Translating a Multiplication Statement into an Algebraic Expression

Translating a Multiplication Statement into an Algebraic Expression
Coming up next: Translating a Division Statement into an Algebraic Expression

You're on a roll. Keep up the good work!

Take Quiz Watch Next Lesson
 Replay
Your next lesson will play in 10 seconds
  • 0:02 A Multiplication Statement
  • 1:40 Translating it
  • 3:15 Example 1
  • 4:01 Example 2
  • 4:37 Lesson Summary
Add to Add to Add to

Want to watch this again later?

Log in or sign up to add this lesson to a Custom Course.

Log in or Sign up

Timeline
Autoplay
Autoplay
Speed
Lesson Transcript
Instructor: Yuanxin (Amy) Yang Alcocer

Amy has a master's degree in secondary education and has taught math at a public charter high school.

After watching this video lesson, you will be able to translate a multiplication problem that you hear or read from words into an algebraic expression that you can solve. Learn what key words to look for.

A Multiplication Statement

Math problems come in all kinds of forms. There are math problems that you get on your math tests and quizzes, and then there are the real-world math problems that you get in everyday life and at work. In this video lesson, we take a look at translating those multiplication problems that we might come across in everyday life and at work.

These problems come in the form of a multiplication statement, a multiplication problem stated using words. We will see how we can take such a problem and turn it into an algebraic expression, a mathematical problem stated using numbers and symbols. These algebraic expressions are the math problems that you are very familiar with when taking math tests and quizzes. In this lesson, though, we just cover how to translate our multiplication statements into algebraic expressions. How to solve these algebraic expressions is covered in other lessons.

An example of a real-world problem that we might encounter could be the following. Imagine that you are renovating your house. You are at the carpet store looking at samples. To figure out how much carpet you need to buy, you need to figure out the area of the house that needs new carpet.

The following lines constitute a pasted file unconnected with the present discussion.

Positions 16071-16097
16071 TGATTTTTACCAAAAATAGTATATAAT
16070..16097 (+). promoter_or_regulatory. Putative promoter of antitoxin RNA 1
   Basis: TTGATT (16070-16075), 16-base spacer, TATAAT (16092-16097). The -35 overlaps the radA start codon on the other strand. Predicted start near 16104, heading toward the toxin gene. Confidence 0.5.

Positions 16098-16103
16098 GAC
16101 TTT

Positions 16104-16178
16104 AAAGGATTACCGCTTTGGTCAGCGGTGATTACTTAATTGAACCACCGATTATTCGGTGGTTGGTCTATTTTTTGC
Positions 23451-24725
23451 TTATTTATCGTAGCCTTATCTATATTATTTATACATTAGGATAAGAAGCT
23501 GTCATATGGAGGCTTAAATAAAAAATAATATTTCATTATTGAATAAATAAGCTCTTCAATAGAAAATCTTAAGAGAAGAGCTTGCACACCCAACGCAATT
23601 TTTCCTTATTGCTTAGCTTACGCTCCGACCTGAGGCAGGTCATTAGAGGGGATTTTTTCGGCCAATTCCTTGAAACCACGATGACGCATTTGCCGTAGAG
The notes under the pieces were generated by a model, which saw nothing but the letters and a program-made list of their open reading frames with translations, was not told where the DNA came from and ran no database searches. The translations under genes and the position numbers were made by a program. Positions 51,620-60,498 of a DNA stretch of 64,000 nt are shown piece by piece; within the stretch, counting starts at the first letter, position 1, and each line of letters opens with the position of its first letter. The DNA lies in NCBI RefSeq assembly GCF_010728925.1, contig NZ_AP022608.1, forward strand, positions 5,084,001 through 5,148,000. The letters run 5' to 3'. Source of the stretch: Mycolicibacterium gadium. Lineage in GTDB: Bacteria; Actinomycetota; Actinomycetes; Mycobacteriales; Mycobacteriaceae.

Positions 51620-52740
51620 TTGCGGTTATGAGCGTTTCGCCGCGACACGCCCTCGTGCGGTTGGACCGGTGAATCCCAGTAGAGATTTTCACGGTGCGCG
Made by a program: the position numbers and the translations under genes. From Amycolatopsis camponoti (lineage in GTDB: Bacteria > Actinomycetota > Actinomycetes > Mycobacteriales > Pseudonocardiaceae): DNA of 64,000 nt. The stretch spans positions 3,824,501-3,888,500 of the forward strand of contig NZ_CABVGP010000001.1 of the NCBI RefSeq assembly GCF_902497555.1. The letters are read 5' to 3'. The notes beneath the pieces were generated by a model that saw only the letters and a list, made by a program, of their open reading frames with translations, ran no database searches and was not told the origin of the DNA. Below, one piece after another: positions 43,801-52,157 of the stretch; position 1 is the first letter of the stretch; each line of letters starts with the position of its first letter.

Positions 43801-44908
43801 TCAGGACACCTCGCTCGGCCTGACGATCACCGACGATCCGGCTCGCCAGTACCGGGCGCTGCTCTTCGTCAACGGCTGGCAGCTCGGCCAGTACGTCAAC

Only one room in your house needs new carpet, the living room. You have already measured the length and width of your living room. So to figure out the area of this room, you ask yourself, 'How much is twenty times fifteen?' To figure out the answer, you first need to translate your question into an algebraic expression that you can solve.

Translating It

How can you do this? You first need to look for your key words. Your key words include your number words and your words that describe your operation, in this case, multiplication. You also look at what your statement is really saying or asking. Your number words also include words that represent a variable or an unknown number.

Looking at your question, you see that your key words are 'how much,' 'is,' 'twenty,' 'times' and 'fifteen.' Your number words are 'how much', 'twenty', and 'fifteen.' The key phrase 'how much' represents an unknown number that you can use x to represent in your algebraic expression. The word that tells you what kind of operation to use is the word 'times.' The word 'is' represents an equal sign and how the question is set up tells you what will equal what. In this case, your 'how much' is equal to 'twenty times fifteen.' You write your algebraic expression as x = 20 * 15. This is an expression that you can solve to find an answer.

Of course, there are other key words to watch out for. For example, any of your number words can be key words. Think about what other words are used to describe the multiplication operation. What words come to your mind? I can think of 'product,' 'by,' and 'multiply.'

To unlock this lesson you must be a Study.com Member.
Create your account

Register to view this lesson

Are you a student or a teacher?

Unlock Your Education

See for yourself why 30 million people use Study.com

Become a Study.com member and start learning now.
Become a Member  Back
What teachers are saying about Study.com
Try it risk-free for 30 days

Earning College Credit

Did you know… We have over 200 college courses that prepare you to earn credit by exam that is accepted by over 1,500 colleges and universities. You can test out of the first two years of college and save thousands off your degree. Anyone can earn credit-by-exam regardless of age or education level.

To learn more, visit our Earning Credit Page

Transferring credit to the school of your choice

Not sure what college you want to attend yet? Study.com has thousands of articles about every imaginable degree, area of study and career path that can help you find the school that's right for you.

Create an account to start this course today
Try it risk-free for 30 days!
Create an account
Support